Unexpectedly Intriguing!
April 4, 2016

For the last time, let's recall the prediction we made four weeks ago, back on 7 March 2016, when we explained why were going to discard our standard model's projections of a rough ride for the S&P 500 for the rest of March 2016:

That's also true for the projections for the remainder of March 2016, which suggest that stock prices are in for a rough ride before recovering. However, that apparent trajectory is really an artifact of the historic stock prices we use in our model to project their future trajectory, and as such, it is an echo of past volatility, which means that our model will be less accurate until that echo subsides....

So can we predict where stock prices are likely to go next?

Of course we can!... Provided investors keep their forward-looking focus on 2016-Q4 in making their current day investing decisions, we can expect that the S&P 500 will continue to track largely sideways (plus or minus 3% of their current value of just under 2000), through the end of March 2016.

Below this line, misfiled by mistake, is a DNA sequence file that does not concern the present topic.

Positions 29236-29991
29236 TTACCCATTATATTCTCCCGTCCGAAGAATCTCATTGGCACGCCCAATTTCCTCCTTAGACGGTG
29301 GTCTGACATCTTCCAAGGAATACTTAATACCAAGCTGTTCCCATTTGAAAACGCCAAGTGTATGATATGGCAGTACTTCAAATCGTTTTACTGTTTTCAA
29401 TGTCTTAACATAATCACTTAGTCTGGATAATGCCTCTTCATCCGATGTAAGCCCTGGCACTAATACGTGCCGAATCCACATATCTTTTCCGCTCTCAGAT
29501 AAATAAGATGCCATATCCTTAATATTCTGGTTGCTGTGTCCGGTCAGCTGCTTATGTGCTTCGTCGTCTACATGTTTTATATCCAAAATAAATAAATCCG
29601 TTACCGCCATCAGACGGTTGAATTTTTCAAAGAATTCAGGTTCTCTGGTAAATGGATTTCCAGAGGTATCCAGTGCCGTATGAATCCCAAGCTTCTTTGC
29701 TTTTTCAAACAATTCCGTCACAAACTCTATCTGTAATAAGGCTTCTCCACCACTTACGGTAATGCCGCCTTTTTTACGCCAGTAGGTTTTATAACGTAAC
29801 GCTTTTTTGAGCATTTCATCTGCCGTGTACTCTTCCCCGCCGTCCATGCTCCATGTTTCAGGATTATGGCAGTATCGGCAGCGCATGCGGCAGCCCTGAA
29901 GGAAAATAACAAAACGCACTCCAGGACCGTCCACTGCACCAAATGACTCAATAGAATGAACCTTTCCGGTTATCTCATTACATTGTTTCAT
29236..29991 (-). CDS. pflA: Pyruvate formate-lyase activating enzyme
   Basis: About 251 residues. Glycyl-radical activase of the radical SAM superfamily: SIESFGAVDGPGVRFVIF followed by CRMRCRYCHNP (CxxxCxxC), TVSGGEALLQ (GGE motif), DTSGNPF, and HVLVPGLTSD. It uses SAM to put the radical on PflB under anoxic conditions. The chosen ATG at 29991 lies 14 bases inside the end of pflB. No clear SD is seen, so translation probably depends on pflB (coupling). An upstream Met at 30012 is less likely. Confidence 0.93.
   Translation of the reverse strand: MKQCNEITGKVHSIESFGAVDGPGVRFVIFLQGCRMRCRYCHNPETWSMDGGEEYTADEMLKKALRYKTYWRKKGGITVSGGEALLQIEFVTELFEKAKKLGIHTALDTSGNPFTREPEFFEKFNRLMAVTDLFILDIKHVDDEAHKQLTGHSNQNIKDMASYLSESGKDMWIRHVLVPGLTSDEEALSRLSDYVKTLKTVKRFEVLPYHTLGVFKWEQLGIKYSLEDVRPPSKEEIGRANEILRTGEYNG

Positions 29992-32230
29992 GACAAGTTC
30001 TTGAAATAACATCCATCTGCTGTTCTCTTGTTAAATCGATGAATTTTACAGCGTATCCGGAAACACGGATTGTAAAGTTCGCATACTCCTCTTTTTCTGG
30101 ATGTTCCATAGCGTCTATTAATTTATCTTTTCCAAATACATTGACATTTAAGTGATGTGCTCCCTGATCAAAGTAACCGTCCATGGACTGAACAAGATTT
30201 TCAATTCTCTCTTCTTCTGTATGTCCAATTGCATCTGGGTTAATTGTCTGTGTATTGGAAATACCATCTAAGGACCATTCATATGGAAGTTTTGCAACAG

Mathematically, with a base value of the S&P 500 of 2000, that plus or minus three percent means that we were predicting that the S&P 500 would range between 1940 and 2060 from 7 March 2016 through 31 March 2016.

The chart below visualizes how well our prediction actually fared:

Alternative Futures - S&P 500 - 2016Q1 - Standard Model with Override Prediction from 7 March 2016 through 31 March 2016 - Snapshot on 1 April 2016

We'll have some more comments about our prediction at the end of this post. In the meantime, for historical reference, here are what we considered to be the main market driving news events for the fifth week of March 2016.

31 March 2016 marked the end of our 7 March 2016 prediction for the range in which the S&P 500 would close on each remaining day of the month. Overall, we were right on 17 out of 18 days and on the only day we were wrong (thanks, Janet!), we missed the mark by 3.95 points, on a day where the market closed at 2063.95.

We used to keep track of our prediction accuracy, but we stopped after doing it for three years back in 2011. Keeping track that is, not being impossibly right so often. Even with our policy of not including near misses like the one described above - we've never kept score the way that they do in games of horseshoes, or for that matter, the Wall Street guru game.

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